Love in Action
Let brotherly love continue.
Do not neglect to show hospitality to strangers, for thereby some have entertained angels unawares. Remember those who are in prison, as though in prison with them, and those who are mistreated, since you also are in the body. Let marriage be held in honor among all, and let the marriage bed be undefiled, for God will judge the sexually immoral and adulterous. Keep your life free from love of money, and be content with what you have, for he has said, “I will never leave you nor forsake you.” So we can confidently say, “The Lord is my helper; I will not fear; what can man do to me?” Hebrews 13:1-6
Purity within the bonds of marriage is mentioned next by the author, and this is done in conjunction with honor and judgment.
At the time of this writing, there were many religious people who felt that marriage was a lower calling than celibacy. To them the abstinence from sex was superior in all ways to gratifying one’s physical urges. Some men even went so far as to have themselves castrated to prevent them from “sinning.” Others simply decided to live as brother and sister in their home, even though they were married. I have met a Christian man who told me he never had sexual relations again with his wife after their sixth year of marriage. And they were married for many decades. This decision was mutual, for they both felt it more spiritual to abstain than to give into the “baser instincts.” He felt they were better able to pray and think about the things of God if they weren’t thinking about each other in a sexual manner.
Well, that is one extreme.
On the other end were those who saw no need to maintain any type of fidelity or chastity in their lives. Alexander the Great had wives, male lovers, and castrated boys at his disposal. Both David and Solomon had multiple wives, even though Scripture prohibited kings from doing so: “He shall not acquire many wives for himself, lest his heart turn away, nor shall he acquire for himself excessive silver and gold” (Deuteronomy 17:17). For many in the first century culture, sexual purity, both within and without the bond of marriage, was “an unreasonable demand to make,” said Leon Morris. “It is one of the unrecognized miracles that Christians were able not only to make this demand but to make it stick.” 
Marriage is honorable first and foremost because God ordained it (Genesis 2:22-24). Of all the church ordinances, only marriage took place in Eden, in God’s presence, in the perfect place God created for man and woman to live. This shows us two things. First, God intended marriage to take place in His presence, and to be entered into by two people that He brought together and made for each other. Because of this I have refused to marry some couples that have wanted me to do so. When a couple is living together, fighting mostly, and not going to church, but then for some strange reason want me to bless their union, I have no hesitancy in saying no. And I have made folks mad because of my stance. The last time I said no, the girl went a long time before she spoke to me again. The couple married anyhow and, unfortunately, it did not last.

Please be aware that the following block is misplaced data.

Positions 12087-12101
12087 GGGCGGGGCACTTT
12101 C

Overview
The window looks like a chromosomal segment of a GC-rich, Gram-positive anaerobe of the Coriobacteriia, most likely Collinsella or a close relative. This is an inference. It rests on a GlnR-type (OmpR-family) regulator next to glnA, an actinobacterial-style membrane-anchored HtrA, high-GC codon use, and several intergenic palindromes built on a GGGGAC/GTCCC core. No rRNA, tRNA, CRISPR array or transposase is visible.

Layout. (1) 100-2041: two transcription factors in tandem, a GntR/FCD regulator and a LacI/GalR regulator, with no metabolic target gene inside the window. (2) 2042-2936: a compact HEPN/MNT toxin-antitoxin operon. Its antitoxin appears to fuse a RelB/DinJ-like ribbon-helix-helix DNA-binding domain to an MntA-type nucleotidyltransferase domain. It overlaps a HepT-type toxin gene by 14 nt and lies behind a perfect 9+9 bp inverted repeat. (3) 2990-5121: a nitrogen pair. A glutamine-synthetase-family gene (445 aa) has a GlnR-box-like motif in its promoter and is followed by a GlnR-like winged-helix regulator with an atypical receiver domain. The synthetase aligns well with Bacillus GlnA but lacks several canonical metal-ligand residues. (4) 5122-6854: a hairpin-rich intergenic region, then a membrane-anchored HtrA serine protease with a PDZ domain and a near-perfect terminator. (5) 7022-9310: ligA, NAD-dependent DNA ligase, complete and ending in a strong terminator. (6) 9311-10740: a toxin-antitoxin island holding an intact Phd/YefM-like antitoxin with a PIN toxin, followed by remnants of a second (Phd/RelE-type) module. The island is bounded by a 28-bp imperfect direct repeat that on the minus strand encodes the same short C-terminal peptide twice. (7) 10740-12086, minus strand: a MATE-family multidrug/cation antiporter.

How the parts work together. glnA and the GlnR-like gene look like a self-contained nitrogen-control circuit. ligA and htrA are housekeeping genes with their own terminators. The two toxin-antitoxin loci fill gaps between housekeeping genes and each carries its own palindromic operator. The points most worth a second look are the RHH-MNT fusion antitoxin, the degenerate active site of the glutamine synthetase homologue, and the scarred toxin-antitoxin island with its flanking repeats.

The second item this shows us is that the consummation of this union is open to the Lord’s approval and takes place within His view. Anytime a man and a woman have sexual intercourse before they are married, which is called fornication, or while married with one who is not their own spouse, which is called adultery, then God’s approval is not upon them. God brought Eve to Adam and they were told to be fruitful and increase in number. In other words, have lots of sex and lots of children! So they united themselves in the full view and approval of the Lord who created them, because they were naked and not ashamed, and what God had created for them to enjoy He also declared “good.” I have heard Christians tell me that they had sex with someone who was not their spouse, and how badly they felt because they knew they had to leave God outside the bedroom door.
God knows what He created and is not embarrassed by it, and He invites us to enjoy His beautiful gift.
But like all gifts, sex has its place, and that place is within the covenant of marriage. Is this because God is a prude and only wants certain people to enjoy sex? No, it is because God is all wise and knows that if sex takes place outside of marriage, then many people are liable to be hurt, especially a child who may grow up without a father because a husband wasn’t thinking of the child or the mother, but only about himself and his “needs.” Having sex outside of marriage is like playing a baseball game in the living room of your house. Sooner or later something is going to get broken. Besides, with all the room there is at the ballpark, why would anyone want to cram nine men and a batter in a house? There’s a lot more room out on the field, because that is what the ball field was created for. And so it is with sex and marriage. Only the shortsighted think that sex within the ball field of marriage is confining.
Personally, I don’t find anything restrictive about making love with my wife and my wife only. I don’t find it limiting that I don’t worry about AIDS, herpes, or other sexually transmitted diseases. I’m not anxious about sneaking around so that my wife won’t find out about my “indiscretions.” I’ve never had the occasion to wonder if a young woman was really eighteen like she said she was. I don’t lie awake at night wondering if somebody will call, introduce himself, and tell me that I am his dad. I know for an absolute fact that there are no little Jimmies running around the country, because my wife has always been my only lover. Now that kind of thinking may sound confining and restrictive to those with warped morals, but to me it is a wonderful freedom. Living by God’s instructions always is.
As the author moves on to the theme of contentment, it may be interesting to see several passages where sexual impurity and covetousness, or greed, are linked in the New Testament:
“But now I am writing to you not to associate with anyone who bears the name of brother if he is guilty of sexual immorality or greed, or is an idolater, reveler, drunkard, or swindler–not even to eat with such a one” (I Corinthians 5:11).
“They have become callous and have given themselves up to sensuality, greedy to practice every kind of impurity (Ephesians 4:19). But sexual immorality and all impurity or covetousness must not even be named among you, as is proper among saints. For you may be sure of this, that everyone who is sexually immoral or impure, or who is covetous (that is, an idolater) has no inheritance in the kingdom of Christ and God” (Ephesians 5:3,5).